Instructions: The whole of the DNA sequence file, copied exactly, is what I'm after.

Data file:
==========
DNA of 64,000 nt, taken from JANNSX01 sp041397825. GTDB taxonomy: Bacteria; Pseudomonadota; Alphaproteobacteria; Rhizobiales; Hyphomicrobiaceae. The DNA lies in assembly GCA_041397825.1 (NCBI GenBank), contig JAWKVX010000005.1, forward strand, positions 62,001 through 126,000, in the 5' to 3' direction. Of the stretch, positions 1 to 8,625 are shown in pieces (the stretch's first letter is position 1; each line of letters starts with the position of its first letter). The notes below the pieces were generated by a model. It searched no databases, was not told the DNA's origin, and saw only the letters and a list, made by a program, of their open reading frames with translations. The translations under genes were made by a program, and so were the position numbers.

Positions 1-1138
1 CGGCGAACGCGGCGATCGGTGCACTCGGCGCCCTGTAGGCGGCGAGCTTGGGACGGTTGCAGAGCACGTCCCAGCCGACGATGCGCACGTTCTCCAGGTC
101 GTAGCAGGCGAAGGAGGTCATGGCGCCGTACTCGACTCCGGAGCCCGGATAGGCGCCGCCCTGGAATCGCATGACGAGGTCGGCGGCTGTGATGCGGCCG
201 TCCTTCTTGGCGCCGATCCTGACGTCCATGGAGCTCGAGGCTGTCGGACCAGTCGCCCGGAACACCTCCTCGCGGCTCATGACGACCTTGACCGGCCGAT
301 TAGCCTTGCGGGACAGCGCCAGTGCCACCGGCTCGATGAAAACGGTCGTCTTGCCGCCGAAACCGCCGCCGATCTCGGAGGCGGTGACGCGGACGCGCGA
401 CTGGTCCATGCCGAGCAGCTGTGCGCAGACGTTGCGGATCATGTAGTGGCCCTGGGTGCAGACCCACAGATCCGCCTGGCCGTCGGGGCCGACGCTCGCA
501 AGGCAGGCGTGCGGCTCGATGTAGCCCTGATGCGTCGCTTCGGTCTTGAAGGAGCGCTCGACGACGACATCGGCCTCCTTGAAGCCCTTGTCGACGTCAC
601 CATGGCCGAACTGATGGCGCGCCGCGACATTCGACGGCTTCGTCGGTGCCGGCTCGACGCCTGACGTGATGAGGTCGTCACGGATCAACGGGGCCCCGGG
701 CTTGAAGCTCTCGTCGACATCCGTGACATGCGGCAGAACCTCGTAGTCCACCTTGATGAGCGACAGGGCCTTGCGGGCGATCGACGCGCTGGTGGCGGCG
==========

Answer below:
DNA of 64,000 nt, taken from JANNSX01 sp041397825. GTDB taxonomy: Bacteria; Pseudomonadota; Alphaproteobacteria; Rhizobiales; Hyphomicrobiaceae. The DNA lies in assembly GCA_041397825.1 (NCBI GenBank), contig JAWKVX010000005.1, forward strand, positions 62,001 through 126,000, in the 5' to 3' direction. Of the stretch, positions 1 to 8,625 are shown in pieces (the stretch's first letter is position 1; each line of letters starts with the position of its first letter). The notes below the pieces were generated by a model. It searched no databases, was not told the DNA's origin, and saw only the letters and a list, made by a program, of their open reading frames with translations. The translations under genes were made by a program, and so were the position numbers.

Positions 1-1138
1 CGGCGAACGCGGCGATCGGTGCACTCGGCGCCCTGTAGGCGGCGAGCTTGGGACGGTTGCAGAGCACGTCCCAGCCGACGATGCGCACGTTCTCCAGGTC
101 GTAGCAGGCGAAGGAGGTCATGGCGCCGTACTCGACTCCGGAGCCCGGATAGGCGCCGCCCTGGAATCGCATGACGAGGTCGGCGGCTGTGATGCGGCCG
201 TCCTTCTTGGCGCCGATCCTGACGTCCATGGAGCTCGAGGCTGTCGGACCAGTCGCCCGGAACACCTCCTCGCGGCTCATGACGACCTTGACCGGCCGAT
301 TAGCCTTGCGGGACAGCGCCAGTGCCACCGGCTCGATGAAAACGGTCGTCTTGCCGCCGAAACCGCCGCCGATCTCGGAGGCGGTGACGCGGACGCGCGA
401 CTGGTCCATGCCGAGCAGCTGTGCGCAGACGTTGCGGATCATGTAGTGGCCCTGGGTGCAGACCCACAGATCCGCCTGGCCGTCGGGGCCGACGCTCGCA
501 AGGCAGGCGTGCGGCTCGATGTAGCCCTGATGCGTCGCTTCGGTCTTGAAGGAGCGCTCGACGACGACATCGGCCTCCTTGAAGCCCTTGTCGACGTCAC
601 CATGGCCGAACTGATGGCGCGCCGCGACATTCGACGGCTTCGTCGGTGCCGGCTCGACGCCTGACGTGATGAGGTCGTCACGGATCAACGGGGCCCCGGG
701 CTTGAAGCTCTCGTCGACATCCGTGACATGCGGCAGAACCTCGTAGTCCACCTTGATGAGCGACAGGGCCTTGCGGGCGATCGACGCGCTGGTGGCGGCG